Grenfell Tower: Queen and Prince visit community as sorrow turns to anger over fire
Grief over the Grenfell Tower disaster turned into angry protests yesterday as the official death toll rose to at least 30, with dozens more also feared to have perished.
Prime Minister Theresa May faced cries of "coward" and "shame on you" as she returned to the site of the devastating fire in west London after being criticised for not meeting victims during her visit on Thursday.
Demonstrators stormed the offices of the Royal Borough of Kensington and Chelsea (RBKC) council over its handling of the crisis amid concerns that earlier renovation work was linked to the dramatic spread of the blaze.
Hundreds of protesters also marched on Whitehall in central London, to voice their frustration at the Government's response to the fire which ripped through the tower block in north Kensington early on Wednesday morning.
The crowd later began marching towards Kensington High Street, chanting "no justice, no peace".
"We are here today because you must look at that building with tears streaming down your face," one woman said as they neared the foot of the tower.
"We need answers and we need answers now," a man said through a megaphone. "This should not be happening in the United Kingdom, this should never happen."
Downing Street announced a £5m fund for emergency supplies, food and clothing for victims amid fears the death toll will rise, with more than 70 people in total still believed to be unaccounted for.
There was a large police presence yesterday afternoon as Mrs May met a group of victims, residents, volunteers and community leaders at St Clement's Church close to the scene of the horrific blaze.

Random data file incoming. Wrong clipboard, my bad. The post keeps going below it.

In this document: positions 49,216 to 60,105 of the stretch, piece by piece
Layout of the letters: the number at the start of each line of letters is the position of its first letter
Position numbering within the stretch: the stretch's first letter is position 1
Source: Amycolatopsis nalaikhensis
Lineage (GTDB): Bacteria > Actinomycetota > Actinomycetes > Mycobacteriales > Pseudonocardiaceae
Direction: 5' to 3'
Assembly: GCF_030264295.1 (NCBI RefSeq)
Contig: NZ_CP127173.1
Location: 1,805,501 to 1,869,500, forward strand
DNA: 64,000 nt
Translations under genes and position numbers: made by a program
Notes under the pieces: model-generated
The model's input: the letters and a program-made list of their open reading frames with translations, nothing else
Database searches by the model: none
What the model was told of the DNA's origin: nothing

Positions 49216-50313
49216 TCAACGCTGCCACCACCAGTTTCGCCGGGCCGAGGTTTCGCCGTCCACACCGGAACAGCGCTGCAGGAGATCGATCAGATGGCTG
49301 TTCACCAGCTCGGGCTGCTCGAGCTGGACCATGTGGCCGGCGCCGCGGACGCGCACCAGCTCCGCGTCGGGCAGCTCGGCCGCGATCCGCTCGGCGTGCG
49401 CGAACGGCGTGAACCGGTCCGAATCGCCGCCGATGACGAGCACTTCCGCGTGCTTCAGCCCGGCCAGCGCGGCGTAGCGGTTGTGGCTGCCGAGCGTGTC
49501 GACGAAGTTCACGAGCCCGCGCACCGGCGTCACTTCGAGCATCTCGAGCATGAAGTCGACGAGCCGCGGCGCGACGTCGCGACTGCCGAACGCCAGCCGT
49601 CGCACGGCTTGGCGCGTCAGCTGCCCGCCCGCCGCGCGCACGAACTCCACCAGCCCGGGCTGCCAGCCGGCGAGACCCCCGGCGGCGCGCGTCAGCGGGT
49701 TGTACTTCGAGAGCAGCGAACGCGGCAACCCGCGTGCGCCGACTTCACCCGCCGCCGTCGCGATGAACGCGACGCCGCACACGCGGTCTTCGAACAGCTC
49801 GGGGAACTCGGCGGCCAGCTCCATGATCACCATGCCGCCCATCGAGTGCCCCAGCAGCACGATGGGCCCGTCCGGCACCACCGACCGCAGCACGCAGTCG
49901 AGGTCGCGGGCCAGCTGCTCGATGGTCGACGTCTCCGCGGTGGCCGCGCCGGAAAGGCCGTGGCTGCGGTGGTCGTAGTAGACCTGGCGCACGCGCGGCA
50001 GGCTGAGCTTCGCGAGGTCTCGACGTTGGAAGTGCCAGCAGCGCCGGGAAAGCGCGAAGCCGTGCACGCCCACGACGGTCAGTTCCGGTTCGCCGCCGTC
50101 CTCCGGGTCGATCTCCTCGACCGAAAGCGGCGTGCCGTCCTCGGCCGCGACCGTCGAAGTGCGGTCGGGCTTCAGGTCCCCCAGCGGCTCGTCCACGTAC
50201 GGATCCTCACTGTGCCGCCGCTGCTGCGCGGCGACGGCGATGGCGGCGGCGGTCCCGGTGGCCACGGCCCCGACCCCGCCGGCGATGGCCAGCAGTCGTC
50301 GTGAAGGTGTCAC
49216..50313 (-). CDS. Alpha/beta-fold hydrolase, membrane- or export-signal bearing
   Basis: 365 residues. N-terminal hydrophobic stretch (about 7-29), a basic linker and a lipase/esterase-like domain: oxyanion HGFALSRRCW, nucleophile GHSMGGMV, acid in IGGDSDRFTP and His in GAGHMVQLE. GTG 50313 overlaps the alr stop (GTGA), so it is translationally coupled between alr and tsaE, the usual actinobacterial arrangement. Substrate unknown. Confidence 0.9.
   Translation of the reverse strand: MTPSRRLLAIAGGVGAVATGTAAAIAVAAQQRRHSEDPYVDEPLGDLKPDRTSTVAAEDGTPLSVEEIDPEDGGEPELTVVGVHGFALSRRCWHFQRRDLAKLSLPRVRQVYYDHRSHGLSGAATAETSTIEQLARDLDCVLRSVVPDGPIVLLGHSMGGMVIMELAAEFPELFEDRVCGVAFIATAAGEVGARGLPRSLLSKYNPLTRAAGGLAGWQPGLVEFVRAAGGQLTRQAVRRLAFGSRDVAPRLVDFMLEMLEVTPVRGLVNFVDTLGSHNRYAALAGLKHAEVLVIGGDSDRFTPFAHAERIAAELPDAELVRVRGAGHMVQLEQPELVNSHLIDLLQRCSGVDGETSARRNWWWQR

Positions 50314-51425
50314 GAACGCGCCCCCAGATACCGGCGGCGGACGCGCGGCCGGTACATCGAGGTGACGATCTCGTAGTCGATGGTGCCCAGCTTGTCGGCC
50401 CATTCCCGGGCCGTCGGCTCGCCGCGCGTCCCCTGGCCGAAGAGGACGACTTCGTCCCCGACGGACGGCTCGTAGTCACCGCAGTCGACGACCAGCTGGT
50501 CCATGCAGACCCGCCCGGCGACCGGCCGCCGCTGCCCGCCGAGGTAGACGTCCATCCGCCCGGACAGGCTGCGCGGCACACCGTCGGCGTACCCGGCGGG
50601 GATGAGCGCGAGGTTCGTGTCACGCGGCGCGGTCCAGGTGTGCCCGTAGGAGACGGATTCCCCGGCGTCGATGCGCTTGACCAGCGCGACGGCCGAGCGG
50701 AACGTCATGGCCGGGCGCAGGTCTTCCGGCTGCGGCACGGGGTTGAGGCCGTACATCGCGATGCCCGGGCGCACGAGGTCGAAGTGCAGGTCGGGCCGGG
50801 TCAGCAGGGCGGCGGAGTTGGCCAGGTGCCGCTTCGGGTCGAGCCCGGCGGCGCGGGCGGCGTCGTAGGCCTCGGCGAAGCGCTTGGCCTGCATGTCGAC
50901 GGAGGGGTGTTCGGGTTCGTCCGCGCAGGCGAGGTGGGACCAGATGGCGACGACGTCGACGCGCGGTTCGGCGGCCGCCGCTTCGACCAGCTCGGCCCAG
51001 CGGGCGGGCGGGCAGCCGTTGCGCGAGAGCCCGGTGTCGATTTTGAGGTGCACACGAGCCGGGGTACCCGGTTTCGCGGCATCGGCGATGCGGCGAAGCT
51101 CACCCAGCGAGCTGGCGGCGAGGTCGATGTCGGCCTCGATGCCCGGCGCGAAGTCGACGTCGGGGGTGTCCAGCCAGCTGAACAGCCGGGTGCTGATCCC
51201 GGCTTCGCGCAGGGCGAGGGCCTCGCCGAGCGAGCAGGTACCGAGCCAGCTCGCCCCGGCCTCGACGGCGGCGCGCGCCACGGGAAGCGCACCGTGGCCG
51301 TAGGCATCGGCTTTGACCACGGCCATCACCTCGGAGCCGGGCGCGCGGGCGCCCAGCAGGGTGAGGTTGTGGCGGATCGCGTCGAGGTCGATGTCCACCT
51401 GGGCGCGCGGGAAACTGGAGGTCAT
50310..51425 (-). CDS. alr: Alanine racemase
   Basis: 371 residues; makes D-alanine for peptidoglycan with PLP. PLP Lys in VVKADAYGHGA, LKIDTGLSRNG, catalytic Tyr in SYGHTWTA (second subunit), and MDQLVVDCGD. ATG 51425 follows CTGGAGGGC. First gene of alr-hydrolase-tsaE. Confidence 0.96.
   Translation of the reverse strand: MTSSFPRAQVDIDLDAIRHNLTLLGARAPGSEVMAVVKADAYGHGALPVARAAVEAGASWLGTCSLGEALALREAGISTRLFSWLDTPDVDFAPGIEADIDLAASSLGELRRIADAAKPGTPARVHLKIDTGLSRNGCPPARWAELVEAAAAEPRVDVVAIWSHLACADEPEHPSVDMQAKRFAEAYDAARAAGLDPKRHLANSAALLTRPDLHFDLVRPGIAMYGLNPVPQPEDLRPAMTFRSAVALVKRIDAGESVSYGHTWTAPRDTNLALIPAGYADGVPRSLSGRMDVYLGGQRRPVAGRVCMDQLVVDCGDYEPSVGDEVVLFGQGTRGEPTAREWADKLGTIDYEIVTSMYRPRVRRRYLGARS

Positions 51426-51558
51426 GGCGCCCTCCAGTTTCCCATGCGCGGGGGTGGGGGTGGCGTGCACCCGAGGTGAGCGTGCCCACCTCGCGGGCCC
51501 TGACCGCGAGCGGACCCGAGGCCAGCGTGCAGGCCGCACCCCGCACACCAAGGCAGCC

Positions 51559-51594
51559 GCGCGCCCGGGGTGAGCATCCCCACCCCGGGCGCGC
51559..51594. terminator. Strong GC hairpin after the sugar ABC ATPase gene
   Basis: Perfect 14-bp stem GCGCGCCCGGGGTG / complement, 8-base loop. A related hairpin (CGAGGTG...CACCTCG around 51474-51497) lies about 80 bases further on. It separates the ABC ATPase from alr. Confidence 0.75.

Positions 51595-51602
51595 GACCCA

She declined to speak to anyone outside the meeting where an angry crowd had gathered, and police broke up a scuffle among the group as Mrs May's car drove off. The PM had earlier visited Chelsea and Westminster Hospital to meet staff and patients who were caught up in the fire and the emergency response.
After her visit, she said: "Everyone affected by this tragedy needs reassurance that the Government is there for them at this terrible time - and that is what I am determined to provide."
The Queen and Duke of Cambridge went to temporary relief centres where they met volunteers, and residents who had lost everything.
They spoke with volunteers who have coordinated the relief efforts at Westway Sports Centre, in front of tables stacked with donated goods.
William commented to one volunteer, who spoke about the fire: "Things like that you never want to see." The Duke told another volunteer: "That's one of the most terrible things I have ever seen."
A strong campaigner on mental health, William said it was important those affected talked about the trauma they had witnessed.
Loubna Aghzafi (42), a local resident, told the prince that many people she had spoken to were not yet able to share their experiences.
He replied: "They may want to eventually. They must talk about it."
The Queen heard how the community had rallied round in the wake of the fire, and praised them, adding that their response had "come over very strongly".
Harrowing cries could be heard inside the main hall of the rest centre, where evacuated families and locals have been gathering, as a group of residents consoled one another.
The Queen and William signed a book of condolence in front of a wall bearing posters of those still missing.
Outside, crowds applauded members of the London Fire Brigade, Metropolitan Police and London Ambulance Service as they lined up to be thanked for their bravery by the royal visitors.
As the Queen and Prince William left, a man holding a poster of two siblings who have been missing since the fire called outto the Duke. William responded that he had to leave but shouted: "I'll come back, I'll come back."
Meanwhile, confirming the latest death toll, Metropolitan Police Commander Stuart Cundy said the tower remained "in a very hazardous state" but there was "nothing to suggest at this time that the fire was started deliberately".
Mr Cundy vowed police "will get to the answer of what has happened and why", adding: "If criminal offences have been committed it is us who will investigate that."
Twenty four people are being treated in hospital, including 12 who are in critical care, he added.